The benefits derived from China’s economic boom, starting in the 1980s, cemented the link between overwork and financial success. Since the 1980s, life has improved for many Chinese people across a number of indicators, including annual GDP per capita increase from below $1,000 in 2000 to over $10,000 last year. Many ordinary Chinese went from counting washing machines or TV sets as their most valuable assets to owning properties and cars, and being able to travel abroad frequently, a lifestyle that few people thought possible three decades ago.
But for a younger generation, particularly those in the middle class, it has become increasingly difficult to replicate the successes of previous generations, amid China’s slowing economy. For example, China has quite low social mobility, according to the World Economic Forum’s first social mobility index, released in January 2020. The country ranked 45th on the list, which compares the health, education, and work opportunities provided for citizens with different family backgrounds in 82 economies.
And although China has bounced back more quickly than other countries this year, its coronavirus outbreak still led to the country’s first quarterly contraction in GDP in nearly 30 years, and possibly the country’s slowest annual economic growth since the 1970s. These conditions have only exacerbated the concerns of young Chinese graduates about their prospects.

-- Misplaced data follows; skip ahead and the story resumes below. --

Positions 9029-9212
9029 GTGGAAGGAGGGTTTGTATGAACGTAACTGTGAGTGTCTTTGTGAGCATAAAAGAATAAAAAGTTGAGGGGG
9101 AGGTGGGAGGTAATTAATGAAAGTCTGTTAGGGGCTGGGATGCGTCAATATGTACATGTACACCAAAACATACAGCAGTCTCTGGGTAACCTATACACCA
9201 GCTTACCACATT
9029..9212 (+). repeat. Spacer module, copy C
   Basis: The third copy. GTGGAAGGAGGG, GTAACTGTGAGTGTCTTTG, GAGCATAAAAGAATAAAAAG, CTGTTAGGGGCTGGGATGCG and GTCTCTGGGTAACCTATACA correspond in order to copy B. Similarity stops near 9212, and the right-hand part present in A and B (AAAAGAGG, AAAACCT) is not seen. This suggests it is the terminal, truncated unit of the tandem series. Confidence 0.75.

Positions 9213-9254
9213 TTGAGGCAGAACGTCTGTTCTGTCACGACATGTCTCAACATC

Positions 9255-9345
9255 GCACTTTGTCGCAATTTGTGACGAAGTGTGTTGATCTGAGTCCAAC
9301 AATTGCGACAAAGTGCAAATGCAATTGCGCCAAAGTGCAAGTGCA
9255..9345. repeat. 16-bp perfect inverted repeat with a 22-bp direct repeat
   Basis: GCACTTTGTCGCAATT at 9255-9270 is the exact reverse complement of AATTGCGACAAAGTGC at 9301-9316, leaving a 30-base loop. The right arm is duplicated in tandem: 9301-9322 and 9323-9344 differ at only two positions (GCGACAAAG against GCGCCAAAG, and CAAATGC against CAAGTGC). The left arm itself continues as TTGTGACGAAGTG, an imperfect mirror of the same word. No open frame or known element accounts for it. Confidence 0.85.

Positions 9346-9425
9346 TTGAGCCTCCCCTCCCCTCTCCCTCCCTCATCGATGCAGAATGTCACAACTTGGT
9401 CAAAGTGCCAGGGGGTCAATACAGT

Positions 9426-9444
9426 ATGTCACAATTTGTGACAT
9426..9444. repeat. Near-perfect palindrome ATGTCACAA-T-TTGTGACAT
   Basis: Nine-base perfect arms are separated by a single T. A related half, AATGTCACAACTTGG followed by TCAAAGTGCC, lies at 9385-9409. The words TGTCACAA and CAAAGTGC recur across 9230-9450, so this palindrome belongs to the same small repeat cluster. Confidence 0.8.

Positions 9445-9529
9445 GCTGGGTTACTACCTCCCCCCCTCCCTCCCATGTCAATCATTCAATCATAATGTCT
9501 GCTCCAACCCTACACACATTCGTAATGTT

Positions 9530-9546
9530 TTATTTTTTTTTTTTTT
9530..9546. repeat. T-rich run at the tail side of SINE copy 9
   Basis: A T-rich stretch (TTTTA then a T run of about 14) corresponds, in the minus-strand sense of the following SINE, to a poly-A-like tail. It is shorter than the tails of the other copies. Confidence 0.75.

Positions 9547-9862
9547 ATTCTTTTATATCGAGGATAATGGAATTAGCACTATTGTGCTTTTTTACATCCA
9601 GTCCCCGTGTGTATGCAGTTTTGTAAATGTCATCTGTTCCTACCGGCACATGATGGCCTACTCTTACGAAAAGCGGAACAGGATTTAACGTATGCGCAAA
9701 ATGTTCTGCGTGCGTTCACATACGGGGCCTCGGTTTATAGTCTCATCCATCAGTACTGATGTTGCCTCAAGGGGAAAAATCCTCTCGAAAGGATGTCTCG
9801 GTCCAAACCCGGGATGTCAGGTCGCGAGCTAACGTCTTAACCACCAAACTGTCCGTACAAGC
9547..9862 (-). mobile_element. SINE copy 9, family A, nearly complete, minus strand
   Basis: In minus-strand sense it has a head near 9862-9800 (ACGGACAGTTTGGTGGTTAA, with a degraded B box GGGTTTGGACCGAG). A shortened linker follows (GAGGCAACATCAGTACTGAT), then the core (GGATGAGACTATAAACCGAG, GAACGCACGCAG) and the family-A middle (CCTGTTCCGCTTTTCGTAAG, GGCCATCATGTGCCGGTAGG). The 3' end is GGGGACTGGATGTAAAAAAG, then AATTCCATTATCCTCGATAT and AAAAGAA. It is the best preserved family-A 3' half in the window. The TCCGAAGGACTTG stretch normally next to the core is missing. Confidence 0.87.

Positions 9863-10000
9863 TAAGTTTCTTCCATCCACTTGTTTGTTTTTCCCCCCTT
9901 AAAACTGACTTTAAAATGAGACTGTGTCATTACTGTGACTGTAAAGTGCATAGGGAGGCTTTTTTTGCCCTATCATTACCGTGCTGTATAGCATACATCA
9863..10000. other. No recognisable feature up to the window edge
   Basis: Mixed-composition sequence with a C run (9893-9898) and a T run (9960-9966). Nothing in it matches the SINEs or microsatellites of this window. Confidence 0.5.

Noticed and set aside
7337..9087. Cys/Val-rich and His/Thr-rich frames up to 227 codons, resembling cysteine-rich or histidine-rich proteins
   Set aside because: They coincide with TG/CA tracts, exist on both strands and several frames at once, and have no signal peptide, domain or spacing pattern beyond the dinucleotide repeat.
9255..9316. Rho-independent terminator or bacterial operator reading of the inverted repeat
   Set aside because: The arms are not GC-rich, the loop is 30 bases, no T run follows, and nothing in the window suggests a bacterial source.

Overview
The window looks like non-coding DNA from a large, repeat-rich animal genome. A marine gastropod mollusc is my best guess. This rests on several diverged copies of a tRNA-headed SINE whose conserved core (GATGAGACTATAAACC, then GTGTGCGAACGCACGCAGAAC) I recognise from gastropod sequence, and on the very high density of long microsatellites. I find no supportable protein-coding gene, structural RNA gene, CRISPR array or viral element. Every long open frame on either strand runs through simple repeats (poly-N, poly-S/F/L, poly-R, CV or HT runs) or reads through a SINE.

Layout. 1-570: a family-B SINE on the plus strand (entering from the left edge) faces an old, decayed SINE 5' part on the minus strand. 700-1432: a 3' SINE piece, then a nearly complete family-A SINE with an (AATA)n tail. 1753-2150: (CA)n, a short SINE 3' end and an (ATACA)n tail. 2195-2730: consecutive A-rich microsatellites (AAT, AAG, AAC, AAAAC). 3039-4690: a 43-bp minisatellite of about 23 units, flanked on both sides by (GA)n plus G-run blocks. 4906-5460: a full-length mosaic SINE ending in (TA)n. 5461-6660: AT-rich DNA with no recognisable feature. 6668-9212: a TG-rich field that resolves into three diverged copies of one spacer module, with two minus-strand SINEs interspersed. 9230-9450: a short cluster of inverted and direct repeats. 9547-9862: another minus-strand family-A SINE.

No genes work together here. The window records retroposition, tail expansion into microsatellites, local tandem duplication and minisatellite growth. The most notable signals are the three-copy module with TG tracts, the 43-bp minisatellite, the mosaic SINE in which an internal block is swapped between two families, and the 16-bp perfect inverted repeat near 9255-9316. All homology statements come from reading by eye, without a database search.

The coming-of-age of “involution”
The intense anxiety felt by younger people, and exacerbated by the pandemic, prompted a wider discussion on a once niche academic concept: neijuan. Translated as “involution,” the anthropological term was first applied to agriculture, and has come to describe conditions in which a society ceases to progress, and instead starts to stagnate internally. Increased output and competition intensify but yield no clear results or innovative, technological breakthroughs.